Residents of the Canary Islands were asked to stay away from an area on the island of La Palma, where the Cumbre Vieja volcano erupted on Sunday.
The nearby communities of Las Manchas de Abajo, San Nicolás and Jedey were put on alert after the eruption on the island, a territory that is part of Spain but lies just off the African coast. Other communities, including Paraiso and points south and west of the park where the volcano is located, were added.
“Follow the advice of the authorities and DO NOT GO near the site of the eruption,” said INVOLCAN, the geologic agency based on the main island of Tenerife. Island authorities urged La Palma residents to avoid closed roads, and limit travel on the main L-2 highway. The area went to a Level 2 emergency by 5 p.m. as eruptions continued.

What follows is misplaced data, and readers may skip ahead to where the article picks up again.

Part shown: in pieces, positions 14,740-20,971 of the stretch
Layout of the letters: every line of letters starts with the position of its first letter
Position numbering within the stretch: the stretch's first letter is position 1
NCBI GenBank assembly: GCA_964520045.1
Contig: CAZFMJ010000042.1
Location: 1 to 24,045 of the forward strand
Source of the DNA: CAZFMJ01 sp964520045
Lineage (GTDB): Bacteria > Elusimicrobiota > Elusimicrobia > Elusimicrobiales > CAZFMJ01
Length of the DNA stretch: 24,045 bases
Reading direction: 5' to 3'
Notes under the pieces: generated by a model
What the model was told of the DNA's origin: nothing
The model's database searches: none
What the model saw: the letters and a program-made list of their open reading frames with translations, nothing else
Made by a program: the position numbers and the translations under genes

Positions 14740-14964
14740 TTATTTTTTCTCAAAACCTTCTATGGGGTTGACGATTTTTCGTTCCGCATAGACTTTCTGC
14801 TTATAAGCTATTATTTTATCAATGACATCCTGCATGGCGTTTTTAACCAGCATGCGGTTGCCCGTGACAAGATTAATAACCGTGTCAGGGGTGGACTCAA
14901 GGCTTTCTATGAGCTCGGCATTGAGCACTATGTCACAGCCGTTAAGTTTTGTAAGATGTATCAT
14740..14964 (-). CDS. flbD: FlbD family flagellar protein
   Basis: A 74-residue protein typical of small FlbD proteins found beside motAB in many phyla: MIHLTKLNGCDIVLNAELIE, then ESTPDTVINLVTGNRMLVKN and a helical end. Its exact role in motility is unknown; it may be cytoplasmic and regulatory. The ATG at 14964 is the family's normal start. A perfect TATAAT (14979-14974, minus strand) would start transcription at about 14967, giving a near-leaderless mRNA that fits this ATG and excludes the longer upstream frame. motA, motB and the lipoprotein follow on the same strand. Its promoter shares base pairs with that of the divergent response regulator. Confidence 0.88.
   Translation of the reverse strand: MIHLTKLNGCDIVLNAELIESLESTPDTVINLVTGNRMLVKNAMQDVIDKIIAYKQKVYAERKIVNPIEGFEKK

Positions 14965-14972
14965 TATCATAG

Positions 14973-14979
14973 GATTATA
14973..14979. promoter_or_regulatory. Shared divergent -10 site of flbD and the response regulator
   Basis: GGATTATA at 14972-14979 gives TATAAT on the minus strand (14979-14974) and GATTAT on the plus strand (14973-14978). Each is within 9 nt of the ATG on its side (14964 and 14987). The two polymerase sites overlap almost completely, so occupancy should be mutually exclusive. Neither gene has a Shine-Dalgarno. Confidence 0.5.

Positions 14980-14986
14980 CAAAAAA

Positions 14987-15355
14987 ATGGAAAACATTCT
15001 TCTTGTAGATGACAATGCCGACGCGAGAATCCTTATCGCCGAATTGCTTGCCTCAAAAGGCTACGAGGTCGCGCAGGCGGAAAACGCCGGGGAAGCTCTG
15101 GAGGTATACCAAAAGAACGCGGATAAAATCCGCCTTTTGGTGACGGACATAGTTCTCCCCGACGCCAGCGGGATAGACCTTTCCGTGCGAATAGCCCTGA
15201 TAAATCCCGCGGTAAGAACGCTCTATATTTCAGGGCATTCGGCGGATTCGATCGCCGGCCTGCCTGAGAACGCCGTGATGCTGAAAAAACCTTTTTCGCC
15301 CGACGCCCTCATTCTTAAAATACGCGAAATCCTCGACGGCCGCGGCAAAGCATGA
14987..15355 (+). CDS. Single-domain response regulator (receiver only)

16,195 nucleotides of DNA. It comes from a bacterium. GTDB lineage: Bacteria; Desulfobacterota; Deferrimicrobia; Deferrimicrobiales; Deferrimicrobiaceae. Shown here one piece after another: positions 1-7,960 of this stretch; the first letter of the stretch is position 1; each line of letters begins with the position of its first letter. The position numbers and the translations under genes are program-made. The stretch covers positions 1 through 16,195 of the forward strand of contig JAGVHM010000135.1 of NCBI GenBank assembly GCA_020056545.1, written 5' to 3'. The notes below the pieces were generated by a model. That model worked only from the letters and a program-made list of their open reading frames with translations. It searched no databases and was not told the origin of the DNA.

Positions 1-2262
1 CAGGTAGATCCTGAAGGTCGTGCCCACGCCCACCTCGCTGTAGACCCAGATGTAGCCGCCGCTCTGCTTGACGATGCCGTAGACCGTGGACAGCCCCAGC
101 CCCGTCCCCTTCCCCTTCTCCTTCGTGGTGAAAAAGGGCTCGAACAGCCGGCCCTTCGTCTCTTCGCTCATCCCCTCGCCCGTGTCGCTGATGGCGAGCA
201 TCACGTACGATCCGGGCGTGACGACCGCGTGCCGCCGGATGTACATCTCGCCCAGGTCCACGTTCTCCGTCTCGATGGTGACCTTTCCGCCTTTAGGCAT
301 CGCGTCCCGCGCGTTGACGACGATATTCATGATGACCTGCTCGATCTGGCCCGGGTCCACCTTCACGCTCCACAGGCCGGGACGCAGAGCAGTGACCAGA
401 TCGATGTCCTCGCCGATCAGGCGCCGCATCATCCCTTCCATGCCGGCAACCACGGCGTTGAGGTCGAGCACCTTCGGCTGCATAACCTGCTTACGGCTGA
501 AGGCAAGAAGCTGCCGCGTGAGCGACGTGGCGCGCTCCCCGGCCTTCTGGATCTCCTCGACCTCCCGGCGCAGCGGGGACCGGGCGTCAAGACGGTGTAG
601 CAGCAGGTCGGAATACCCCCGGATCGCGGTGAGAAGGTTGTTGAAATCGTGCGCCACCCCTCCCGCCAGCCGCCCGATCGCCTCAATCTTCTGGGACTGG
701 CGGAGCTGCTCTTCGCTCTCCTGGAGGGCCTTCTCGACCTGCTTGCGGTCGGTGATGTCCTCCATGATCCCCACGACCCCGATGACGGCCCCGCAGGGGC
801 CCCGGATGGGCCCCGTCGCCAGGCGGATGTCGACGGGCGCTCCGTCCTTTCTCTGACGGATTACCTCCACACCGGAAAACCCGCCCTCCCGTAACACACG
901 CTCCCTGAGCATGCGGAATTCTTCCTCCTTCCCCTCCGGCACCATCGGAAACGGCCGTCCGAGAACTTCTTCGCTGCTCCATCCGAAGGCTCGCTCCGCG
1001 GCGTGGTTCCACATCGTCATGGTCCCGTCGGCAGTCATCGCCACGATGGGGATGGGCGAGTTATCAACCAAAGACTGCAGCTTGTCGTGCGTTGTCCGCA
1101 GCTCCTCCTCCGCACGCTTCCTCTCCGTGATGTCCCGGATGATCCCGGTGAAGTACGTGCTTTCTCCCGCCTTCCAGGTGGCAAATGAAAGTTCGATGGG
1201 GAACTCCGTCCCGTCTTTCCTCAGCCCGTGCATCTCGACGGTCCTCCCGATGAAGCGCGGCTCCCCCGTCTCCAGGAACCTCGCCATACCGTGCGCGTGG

There were no injuries reported, but Cabildo de La Palma officials said the volcano has five vents and the magma flow continued in a path towards the coast.
INVOLCAN has been monitoring increased seismic activity on La Palma in recent days. Some 25,000 small earthquakes have happened in a swarm that started on September 11.
There were many earthquakes that preceded the eruption, including the largest on Sunday at a 4.2 magnitude. Such swarms have happened about 10 times in recent years, INVOLCAN said. They include earthquake swarms that happened in 2017, 2018 and 2020, as well as three this year.
“Without a doubt the current seismic swarm represents a significant change in the activity of the volcano,” the agency said, warning that they cannot rule out more intense activity in the coming days.